August 2010 Spotlight on the SRCD Policy Fellow: Melinda Leidy, Ph.D.
The past year working for Senator Christopher Dodd in the Senate Health, Education, Labor, and Pensions Subcommittee on Children and Families has been an invaluable learning experience for me. Working for the subcommittee gave me a unique opportunity to learn about committee work, while also learning about the workings of a personal office. Senator Dodd does not have personal office staff that handles the issues that the subcommittee works on, and thus, we are his staff on issues related to children, families, education, and healthcare. I have participated in many aspects of the legislative process and have learned from a team of very intelligent, motivated, and hard-working individuals. The fellowship started off slowly for me. Healthcare reform was dominating much of the time and energy on the hill. Thus, I used this time to learn about the senate processes and procedures, attend briefings on topics that interested me, read research reports, and start working on a few smaller projects. Everyone told me the pace would pick up and after the holidays, I became very busy.
In March the Obama Administration and the Department of Education released their Blueprint for Reform and charged Congress with the reauthorization of No Child Left Behind, formerly known as the Elementary and Secondary Education Act. I have been very fortunate to be a part of this education reauthorization process. This included attending briefings by the Administration and the Department of Education to hear about their priorities and vision for education reform. I also participated in full committee discussions, smaller working groups, and bipartisan negotiations. As part of this reauthorization process, the Health, Education, Labor, and Pensions Committee held ten hearings that I helped prepare for and staffed Senator Dodd at. This was an opportunity for the committee to hear from experts in the field on a variety of topics related to education reform, ranging from teacher and principals to meeting the needs of special populations. As the process continued, I met with numerous advocates, constituents, and organizations to discuss their views on education reform. I worked very closely with Senator Dodd’s education staffer to focus on his priorities and ensure that we advocate for those priorities during negotiations, while also working hard to write the best possible bill to improve our education system. While I will not be here to see the outcome of this reauthorization, I have learned so much from my experiences and will be eager to see what happens in the coming months.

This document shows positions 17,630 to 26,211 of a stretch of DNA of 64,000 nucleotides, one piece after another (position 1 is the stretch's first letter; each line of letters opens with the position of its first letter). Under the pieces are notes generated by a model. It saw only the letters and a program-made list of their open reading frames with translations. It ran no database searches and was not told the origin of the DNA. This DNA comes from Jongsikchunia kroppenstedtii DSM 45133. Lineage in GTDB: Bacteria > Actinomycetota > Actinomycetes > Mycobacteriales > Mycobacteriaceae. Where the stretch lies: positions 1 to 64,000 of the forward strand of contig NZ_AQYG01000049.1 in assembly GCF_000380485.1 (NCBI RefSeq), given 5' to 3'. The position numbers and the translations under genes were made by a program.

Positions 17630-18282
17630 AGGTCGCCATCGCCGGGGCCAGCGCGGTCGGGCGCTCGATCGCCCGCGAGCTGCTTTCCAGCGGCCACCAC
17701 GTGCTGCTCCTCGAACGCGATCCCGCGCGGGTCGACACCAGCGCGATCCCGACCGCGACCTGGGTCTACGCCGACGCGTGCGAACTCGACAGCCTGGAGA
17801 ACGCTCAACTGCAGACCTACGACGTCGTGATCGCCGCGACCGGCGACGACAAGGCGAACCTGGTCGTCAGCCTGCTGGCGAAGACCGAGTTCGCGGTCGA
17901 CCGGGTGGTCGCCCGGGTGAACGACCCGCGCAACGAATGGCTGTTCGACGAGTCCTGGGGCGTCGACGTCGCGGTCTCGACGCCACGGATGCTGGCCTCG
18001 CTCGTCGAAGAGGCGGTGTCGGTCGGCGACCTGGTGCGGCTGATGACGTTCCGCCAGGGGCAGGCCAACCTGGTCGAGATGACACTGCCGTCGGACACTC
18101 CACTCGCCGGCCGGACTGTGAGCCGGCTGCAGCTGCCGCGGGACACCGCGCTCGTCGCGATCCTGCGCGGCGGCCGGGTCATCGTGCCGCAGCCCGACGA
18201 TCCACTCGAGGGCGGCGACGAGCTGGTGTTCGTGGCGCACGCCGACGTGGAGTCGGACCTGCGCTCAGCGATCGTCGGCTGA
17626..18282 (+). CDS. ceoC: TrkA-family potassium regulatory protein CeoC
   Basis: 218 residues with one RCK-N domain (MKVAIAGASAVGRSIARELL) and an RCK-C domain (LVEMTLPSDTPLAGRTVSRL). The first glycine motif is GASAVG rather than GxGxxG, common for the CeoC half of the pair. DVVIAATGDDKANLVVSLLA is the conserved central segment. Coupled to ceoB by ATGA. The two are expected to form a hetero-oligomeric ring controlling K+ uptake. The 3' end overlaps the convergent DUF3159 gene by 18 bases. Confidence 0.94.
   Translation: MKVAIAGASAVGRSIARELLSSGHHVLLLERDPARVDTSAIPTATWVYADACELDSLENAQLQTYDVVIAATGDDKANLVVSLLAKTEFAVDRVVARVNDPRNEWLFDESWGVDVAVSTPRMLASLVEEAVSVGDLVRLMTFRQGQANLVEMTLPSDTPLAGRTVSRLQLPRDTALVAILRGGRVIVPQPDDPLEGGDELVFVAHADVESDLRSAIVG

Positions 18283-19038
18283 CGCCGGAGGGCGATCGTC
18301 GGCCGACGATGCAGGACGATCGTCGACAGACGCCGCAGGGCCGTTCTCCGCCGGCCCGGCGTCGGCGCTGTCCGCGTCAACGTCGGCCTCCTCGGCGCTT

In addition to education reauthorization, I also worked on reintroducing several smaller bills related to children and families. This included meeting with organizations/constituent groups on changes and new ideas for the bill, and working with legislative counsel to revise the bill. I also wrote one page overviews on the bill, floor statements, and helped gather co-sponsors. Throughout the year, our subcommittee also held several hearings. In the fall we had a hearing on H1N1 and the importance of paid sick leave and this spring we started a series of hearings on the State of the American Child. The goal of these hearings is to examine how our nation’s children are doing, what federal and state programs are doing to help children, and what currently needs to be done to help improve the lives of our children. My role included writing witness questions, gathering background research, and helping with the memo for Senator Dodd. I have learned a lot from our witnesses and have thoroughly enjoyed being a part of these hearings.
As my fellowship comes to an end, I feel very fortunate to have been able to work in the Senate and be a part of the hard-working team dedicated to improving the lives of children and families. I leave Capitol Hill with a deeper understanding of our legislative process and profound respect for our country’s leaders and their staff.